Appearances in performances (9/17/05)

In my weekend reading for my Oraganzational Performances graduate school class, I was reading a chapter from Erving Gofffman's "The Presentation of Self in Everyday Life". His book deals with how we all put on acts, or performances, in our everyday dealings with others.

In Chapter One, he goes into how we may put on appearances that are less than honest to avoid dealing with others, letting them think what they want to avoid having to explain ourselves or knowing our real opinions, when we think it may interfere in our overall interaction with those individuals. To explain, he writes:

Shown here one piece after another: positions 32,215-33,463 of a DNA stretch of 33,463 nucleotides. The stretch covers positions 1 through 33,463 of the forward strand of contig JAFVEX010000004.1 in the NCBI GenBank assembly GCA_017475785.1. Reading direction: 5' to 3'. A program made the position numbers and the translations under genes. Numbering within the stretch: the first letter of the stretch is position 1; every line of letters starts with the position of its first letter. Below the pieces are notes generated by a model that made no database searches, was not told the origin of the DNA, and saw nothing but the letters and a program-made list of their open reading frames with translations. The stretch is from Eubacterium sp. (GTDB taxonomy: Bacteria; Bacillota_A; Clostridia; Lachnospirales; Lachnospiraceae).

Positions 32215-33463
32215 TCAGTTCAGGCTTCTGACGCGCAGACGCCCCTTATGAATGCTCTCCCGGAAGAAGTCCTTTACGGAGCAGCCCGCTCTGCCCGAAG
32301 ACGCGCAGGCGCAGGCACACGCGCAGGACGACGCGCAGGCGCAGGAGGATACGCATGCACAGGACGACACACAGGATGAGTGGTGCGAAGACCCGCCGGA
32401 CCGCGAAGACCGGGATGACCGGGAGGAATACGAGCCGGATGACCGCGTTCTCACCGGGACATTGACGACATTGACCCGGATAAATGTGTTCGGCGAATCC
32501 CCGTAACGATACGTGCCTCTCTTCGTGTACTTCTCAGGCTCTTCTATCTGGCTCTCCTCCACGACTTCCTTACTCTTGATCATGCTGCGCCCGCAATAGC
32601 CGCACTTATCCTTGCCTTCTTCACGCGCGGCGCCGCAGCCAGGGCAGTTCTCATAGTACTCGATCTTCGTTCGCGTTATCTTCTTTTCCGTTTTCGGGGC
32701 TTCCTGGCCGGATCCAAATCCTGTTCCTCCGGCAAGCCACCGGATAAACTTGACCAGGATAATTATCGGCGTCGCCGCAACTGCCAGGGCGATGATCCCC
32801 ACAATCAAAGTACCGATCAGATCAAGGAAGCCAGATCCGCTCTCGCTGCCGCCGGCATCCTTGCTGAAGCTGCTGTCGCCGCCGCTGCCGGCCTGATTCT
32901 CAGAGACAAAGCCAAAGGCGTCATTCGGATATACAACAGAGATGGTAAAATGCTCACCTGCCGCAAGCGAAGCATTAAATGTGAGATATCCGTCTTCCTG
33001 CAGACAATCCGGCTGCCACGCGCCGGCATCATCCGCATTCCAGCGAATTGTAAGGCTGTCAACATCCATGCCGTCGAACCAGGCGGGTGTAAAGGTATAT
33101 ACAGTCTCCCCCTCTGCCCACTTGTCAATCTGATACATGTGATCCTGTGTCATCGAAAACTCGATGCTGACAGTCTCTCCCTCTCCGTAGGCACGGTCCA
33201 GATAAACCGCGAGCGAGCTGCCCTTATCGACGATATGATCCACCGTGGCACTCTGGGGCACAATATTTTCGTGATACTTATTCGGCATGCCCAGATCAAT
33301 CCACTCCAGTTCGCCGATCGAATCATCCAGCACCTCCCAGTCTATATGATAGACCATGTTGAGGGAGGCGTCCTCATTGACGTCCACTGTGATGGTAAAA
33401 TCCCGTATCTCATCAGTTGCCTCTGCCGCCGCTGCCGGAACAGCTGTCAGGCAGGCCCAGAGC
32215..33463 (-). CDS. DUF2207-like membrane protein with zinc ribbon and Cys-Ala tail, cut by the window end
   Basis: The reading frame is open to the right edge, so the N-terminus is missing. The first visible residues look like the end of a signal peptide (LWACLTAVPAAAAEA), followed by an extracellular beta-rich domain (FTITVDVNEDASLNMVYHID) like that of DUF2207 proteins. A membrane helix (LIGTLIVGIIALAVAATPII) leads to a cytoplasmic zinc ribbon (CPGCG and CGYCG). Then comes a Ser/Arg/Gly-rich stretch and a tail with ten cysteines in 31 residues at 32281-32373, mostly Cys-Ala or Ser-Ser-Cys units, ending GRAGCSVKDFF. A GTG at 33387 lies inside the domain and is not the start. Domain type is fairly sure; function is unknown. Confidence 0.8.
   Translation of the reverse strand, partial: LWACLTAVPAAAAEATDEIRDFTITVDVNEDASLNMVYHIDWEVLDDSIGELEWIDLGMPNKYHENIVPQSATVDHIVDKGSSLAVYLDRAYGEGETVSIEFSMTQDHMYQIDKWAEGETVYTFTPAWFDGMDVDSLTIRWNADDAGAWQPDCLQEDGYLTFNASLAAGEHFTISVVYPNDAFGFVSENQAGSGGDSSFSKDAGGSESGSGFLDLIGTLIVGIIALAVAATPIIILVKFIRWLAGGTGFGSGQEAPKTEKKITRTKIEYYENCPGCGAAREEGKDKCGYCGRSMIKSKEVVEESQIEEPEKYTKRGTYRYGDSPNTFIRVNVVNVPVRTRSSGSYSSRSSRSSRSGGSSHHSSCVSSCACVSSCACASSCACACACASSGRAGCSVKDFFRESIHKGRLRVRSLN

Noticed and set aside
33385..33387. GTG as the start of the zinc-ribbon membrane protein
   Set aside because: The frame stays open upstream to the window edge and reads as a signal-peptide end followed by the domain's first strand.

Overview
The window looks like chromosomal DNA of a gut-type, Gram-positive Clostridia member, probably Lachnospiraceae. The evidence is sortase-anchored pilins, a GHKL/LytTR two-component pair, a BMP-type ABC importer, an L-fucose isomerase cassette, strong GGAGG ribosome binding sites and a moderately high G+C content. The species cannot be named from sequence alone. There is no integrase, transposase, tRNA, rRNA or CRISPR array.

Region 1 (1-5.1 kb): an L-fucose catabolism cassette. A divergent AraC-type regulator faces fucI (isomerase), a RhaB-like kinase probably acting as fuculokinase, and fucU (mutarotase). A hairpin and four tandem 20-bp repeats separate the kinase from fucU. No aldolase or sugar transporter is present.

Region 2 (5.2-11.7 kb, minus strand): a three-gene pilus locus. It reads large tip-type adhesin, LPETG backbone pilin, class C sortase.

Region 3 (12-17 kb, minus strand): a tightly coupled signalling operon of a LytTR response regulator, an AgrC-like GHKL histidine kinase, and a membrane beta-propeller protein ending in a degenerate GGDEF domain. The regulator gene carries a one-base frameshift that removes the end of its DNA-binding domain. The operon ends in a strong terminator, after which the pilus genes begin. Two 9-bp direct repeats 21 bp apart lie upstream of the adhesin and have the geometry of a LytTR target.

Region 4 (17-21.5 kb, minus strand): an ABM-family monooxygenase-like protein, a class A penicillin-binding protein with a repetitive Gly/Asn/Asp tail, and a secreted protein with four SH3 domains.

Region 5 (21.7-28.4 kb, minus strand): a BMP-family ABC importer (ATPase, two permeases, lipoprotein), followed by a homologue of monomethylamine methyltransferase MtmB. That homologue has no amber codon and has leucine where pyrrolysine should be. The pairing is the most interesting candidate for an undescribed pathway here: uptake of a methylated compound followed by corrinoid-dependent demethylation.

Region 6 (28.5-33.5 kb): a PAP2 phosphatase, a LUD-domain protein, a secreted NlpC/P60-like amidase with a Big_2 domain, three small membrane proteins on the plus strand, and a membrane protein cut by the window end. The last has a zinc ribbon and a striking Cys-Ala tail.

It is not assumed, of course, that all cynical performers are interested in deluding their audiences for purposes of what is called "self-interest" or private gain. A cyncial individual may deulde his audience for what he considers to be their own good, or for the good of the community, etc.

To help clarify his point, Goffman goes on to say:

We know that in service occupations practitioners who may otherwise be sincere are sometimes forced to delude their customers because their customers show such a heartfelt demand for it.

QUESTION: Do we often put up appearances for the sake of simiplicity or expediency when we deal with others - even when what we are doing may not adversely affect them?

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